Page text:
Following two years of fear, isolation and mandates resulting from the COVID-19 pandemic, voters’ choices for the Bellevue Public Schools Board of Education will shape how the board guides the district into an uncertain future.
The period of lockdown, followed by a return to schools that included physical distancing and mask use – along with the controversy surrounding those measures – prompted a reevaluation of public education. Some teachers chose to leave the profession, while others have adjusted to the changes.
One immediate cause for concern for education professionals, along with Bellevue school board candidates, are worries about a “learning gap” for students because of opportunities lost due to the pandemic.
A national report in March by the Brookings Institution, a nonprofit public policy organization based in Washington, D.C., said national survey results showed math and reading test scores have seen a “sizable drop” from 2019 to 2021.
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“These numbers are alarming and potentially demoralizing, especially given the heroic efforts of students to learn and educators to teach in incredibly trying times,” according to the Brookings report. “Most of us have never lived through a pandemic, and there is so much we don’t know about students’ capacity for resiliency in these circumstances and what a timeline for recovery will look like.”
All the candidates interviewed said the Bellevue Public Schools administration has worked hard to mitigate the damage and get students back up to speed. Any additional measures would be defined by staff and brought to the board for consideration.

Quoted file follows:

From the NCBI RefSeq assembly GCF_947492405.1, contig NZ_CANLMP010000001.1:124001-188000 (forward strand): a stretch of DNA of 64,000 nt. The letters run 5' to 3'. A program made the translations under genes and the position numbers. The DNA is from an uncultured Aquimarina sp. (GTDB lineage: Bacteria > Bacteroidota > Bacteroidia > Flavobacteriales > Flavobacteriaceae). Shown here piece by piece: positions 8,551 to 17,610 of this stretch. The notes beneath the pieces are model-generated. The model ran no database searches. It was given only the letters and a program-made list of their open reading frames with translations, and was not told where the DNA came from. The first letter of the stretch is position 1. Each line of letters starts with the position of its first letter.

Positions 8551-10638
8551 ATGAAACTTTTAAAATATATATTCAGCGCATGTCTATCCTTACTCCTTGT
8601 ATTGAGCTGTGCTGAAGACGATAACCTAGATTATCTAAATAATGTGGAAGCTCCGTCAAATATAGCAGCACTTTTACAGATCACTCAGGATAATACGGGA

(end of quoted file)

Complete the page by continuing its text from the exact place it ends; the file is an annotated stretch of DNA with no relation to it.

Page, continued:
The pandemic also exacerbated ongoing concerns of mental health challenges facing both students and staff. Teacher shortages, sickness, and roadblocks to socializing with friends have added to “normal” stressors of academics, jobs, finances and family.
“The stressors from outside of school are infiltrating kids’ daily lives so much that it has an effect on their success at school,” said first-time school board candidate Christine Clerc.
“Making sure that we are identifying students and families who have been negatively impacted by the pandemic, especially economically and things along those lines, (and) making sure we have all those support systems in place that the school can offer would be a definite focus for me,” Clerc said.
Clerc, a stay-at-home parent and certified physician assistant, also said teacher support for disciplinary problems may need to be examined. The Brookings report cited higher rates of violence and misbehavior across the nation, although Clerc said she is not overly alarmed.
The COVID-19 outbreak also elicited a renewed awareness and scrutiny of public education.
Issues that are national hot-button topics among conservative activists — such as critical race theory, often used as a catch-all for any teaching in schools about race and American history — contributed to rising tensions.
Critical race theory is a 50-year-old field of post-graduate study that examining economic and legal racial bias, centered on the idea that racism is systemic in U.S. institutions. The theory itself is not typically taught outside higher educational institutions, but CRT has been represented by some conservatives as a tool of liberal indoctrination, including in K-12 classrooms.
All but one BPS board candidate, former Bellevue City Council member Jim Moudry, rejected the notion that CRT would be taught at any level in BPS schools.